He also said that in all his years of practice, he's never had a patient who wanted to go into a care home, but that he also never has had one, who didn't need to be there.
     
  7. BHowes

    BHowes Registered User

    Dec 8, 2015
    4
    Update on Mom

    Well, my Mother has now been in a residential home for 6 weeks. We thought she was settling in Ok - although she was constantly asking if I would take her home - but the home has recently advised us that mom is not settling in at all. She's not sleeping, wanders around the home looking for an escape route and is becoming verbally abusive with the staff and violent towards some of the other residents. The care home Manager has informed us that they have tried every thing in their power to settle mom but, due to her volatile nature, they can no longer offer her the care she needs. We are so upset with this news (although we completely understand). We are now waiting for social services to go and assess mom, so back on this roller coaster of grief that mom has deteriorated so quickly and anger that we do not seem to be getting the help and advise we so desperately need.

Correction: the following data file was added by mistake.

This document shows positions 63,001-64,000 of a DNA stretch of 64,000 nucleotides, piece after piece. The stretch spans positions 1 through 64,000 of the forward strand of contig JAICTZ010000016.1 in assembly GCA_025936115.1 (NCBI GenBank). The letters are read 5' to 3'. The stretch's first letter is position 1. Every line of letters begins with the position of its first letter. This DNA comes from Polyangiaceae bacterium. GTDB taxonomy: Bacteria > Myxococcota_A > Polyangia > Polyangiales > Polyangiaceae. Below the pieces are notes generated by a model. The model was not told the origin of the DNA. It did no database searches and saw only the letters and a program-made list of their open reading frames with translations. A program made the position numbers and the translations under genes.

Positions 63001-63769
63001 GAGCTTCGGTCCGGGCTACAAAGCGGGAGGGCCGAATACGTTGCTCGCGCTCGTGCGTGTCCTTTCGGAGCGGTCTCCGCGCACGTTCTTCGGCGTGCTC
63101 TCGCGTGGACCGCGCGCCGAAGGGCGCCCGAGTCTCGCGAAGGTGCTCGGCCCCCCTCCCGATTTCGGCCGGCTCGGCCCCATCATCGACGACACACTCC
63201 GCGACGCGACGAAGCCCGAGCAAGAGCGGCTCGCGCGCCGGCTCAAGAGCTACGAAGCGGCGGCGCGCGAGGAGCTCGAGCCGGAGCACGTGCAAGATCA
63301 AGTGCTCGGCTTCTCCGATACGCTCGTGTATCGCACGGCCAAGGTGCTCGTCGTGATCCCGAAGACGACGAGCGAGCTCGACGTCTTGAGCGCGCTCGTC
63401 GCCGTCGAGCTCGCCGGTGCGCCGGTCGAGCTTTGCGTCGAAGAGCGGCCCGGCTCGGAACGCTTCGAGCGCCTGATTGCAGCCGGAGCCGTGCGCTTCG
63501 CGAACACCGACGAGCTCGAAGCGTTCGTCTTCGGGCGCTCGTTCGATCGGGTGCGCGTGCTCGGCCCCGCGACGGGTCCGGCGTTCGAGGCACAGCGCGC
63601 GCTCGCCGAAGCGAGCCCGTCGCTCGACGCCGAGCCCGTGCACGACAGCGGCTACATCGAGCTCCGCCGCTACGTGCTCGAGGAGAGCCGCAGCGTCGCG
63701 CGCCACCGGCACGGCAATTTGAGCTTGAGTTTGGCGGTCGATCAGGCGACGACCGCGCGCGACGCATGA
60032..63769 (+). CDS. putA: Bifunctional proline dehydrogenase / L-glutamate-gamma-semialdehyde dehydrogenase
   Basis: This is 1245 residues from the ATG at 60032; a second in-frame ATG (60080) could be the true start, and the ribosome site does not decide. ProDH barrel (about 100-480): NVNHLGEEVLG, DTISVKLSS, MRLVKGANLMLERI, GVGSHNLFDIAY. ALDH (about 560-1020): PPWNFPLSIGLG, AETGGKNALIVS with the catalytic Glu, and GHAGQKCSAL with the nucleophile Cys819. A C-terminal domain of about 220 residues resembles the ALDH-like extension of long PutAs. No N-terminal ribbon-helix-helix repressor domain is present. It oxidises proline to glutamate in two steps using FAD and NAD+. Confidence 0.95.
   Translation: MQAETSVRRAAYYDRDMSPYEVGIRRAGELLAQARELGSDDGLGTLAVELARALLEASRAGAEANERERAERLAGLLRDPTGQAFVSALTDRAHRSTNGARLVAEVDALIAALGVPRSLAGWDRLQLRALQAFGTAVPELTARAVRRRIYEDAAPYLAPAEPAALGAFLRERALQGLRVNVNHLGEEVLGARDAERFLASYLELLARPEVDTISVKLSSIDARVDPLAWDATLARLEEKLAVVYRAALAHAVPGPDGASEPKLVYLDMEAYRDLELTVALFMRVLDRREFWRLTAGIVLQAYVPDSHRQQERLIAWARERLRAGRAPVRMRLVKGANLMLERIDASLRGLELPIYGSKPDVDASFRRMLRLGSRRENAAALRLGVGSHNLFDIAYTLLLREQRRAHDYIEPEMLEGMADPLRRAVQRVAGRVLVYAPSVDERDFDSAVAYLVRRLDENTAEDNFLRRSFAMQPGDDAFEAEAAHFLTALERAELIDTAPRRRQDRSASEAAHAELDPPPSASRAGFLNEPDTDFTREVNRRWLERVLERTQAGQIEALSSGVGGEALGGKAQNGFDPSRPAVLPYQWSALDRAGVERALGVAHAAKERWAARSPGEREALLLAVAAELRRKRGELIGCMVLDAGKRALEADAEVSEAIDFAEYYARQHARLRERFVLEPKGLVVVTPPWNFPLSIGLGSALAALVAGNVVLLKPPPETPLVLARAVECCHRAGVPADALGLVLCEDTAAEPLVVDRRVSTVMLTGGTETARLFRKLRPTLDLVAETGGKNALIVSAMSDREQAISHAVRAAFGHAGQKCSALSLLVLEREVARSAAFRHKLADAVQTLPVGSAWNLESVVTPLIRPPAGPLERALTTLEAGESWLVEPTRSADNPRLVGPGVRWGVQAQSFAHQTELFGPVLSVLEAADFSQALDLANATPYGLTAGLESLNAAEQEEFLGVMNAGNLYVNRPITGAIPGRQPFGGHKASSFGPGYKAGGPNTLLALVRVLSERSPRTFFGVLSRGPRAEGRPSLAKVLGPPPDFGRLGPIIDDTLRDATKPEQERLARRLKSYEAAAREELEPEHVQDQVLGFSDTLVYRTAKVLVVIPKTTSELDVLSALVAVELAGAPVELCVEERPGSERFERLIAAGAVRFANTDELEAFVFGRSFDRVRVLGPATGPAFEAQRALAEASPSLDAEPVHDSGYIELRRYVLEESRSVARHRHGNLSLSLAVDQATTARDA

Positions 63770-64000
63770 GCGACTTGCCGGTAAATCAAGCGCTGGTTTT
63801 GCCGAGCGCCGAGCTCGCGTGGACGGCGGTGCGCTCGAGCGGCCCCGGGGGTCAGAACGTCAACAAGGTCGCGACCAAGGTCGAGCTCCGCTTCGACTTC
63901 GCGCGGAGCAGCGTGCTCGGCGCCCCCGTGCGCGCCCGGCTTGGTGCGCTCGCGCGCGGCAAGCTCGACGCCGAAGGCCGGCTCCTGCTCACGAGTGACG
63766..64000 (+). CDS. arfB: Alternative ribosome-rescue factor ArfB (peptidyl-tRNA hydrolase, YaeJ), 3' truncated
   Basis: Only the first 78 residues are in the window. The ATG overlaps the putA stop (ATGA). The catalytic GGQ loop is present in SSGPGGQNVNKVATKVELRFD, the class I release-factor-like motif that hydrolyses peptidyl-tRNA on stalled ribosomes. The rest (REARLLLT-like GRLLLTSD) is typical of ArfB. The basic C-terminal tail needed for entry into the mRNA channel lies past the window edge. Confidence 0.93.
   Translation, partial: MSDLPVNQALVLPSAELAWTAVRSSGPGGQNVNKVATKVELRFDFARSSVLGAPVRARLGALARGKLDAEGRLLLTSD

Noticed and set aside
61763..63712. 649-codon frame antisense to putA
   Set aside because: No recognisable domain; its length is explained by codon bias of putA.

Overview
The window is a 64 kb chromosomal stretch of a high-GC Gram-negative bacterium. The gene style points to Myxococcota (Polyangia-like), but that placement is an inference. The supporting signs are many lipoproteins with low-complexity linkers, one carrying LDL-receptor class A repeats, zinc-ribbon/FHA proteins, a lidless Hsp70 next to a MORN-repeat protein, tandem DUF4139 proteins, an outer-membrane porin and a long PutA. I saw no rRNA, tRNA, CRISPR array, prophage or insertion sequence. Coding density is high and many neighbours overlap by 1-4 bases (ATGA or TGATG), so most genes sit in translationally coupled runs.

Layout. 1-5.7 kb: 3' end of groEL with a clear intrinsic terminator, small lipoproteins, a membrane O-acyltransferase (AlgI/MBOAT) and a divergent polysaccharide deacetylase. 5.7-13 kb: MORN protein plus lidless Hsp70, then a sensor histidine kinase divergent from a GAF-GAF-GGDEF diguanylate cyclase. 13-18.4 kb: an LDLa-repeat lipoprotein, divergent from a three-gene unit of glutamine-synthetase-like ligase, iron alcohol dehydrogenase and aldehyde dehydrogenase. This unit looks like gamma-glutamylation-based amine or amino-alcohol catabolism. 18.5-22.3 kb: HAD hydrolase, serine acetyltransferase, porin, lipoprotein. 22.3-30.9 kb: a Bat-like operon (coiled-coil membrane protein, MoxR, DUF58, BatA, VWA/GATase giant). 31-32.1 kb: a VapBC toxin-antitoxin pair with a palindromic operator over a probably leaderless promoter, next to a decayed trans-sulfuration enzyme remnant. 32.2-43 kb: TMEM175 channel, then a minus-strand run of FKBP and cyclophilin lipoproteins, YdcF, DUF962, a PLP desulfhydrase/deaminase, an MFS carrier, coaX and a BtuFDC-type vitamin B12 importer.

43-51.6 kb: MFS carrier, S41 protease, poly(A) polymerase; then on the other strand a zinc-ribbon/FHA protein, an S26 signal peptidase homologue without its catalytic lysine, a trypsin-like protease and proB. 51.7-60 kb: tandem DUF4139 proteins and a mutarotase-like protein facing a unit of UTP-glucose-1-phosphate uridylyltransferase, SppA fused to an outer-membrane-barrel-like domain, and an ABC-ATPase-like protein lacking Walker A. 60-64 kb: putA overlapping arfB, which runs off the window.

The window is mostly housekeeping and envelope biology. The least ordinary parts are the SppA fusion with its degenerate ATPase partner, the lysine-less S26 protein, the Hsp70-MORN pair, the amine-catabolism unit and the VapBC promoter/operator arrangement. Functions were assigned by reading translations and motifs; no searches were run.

8. fizzie

    fizzie Registered User

    Jul 20, 2011
    2,739
    I am so sorry. Usually care homes are very good at settling people in. Have they thought of referring her for some medication which might help ease what sounds to be depression? It would be a shame to move her all over again if there is something that the memory clinic specialists could advise. Would it be worth a try or perhaps they have already done it?
     
  9. Amy in the US

    Amy in the US Registered User

    Feb 28, 2015
    4,623
    USA
    I am very, very sorry to hear this. What an upsetting situation for you.

    I am especially sorry to hear that the staff are not able to cope; I would think that with a dementia patient, wandering, aggression, pacing, and looking for the exits are not uncommon behaviours!

    However, if this is not going to be the right place for her, I suppose it's better to know that sooner rather than later.

    I hope you are able to find a solution. And I wish you could get the help that you desperately need. I'm so sorry.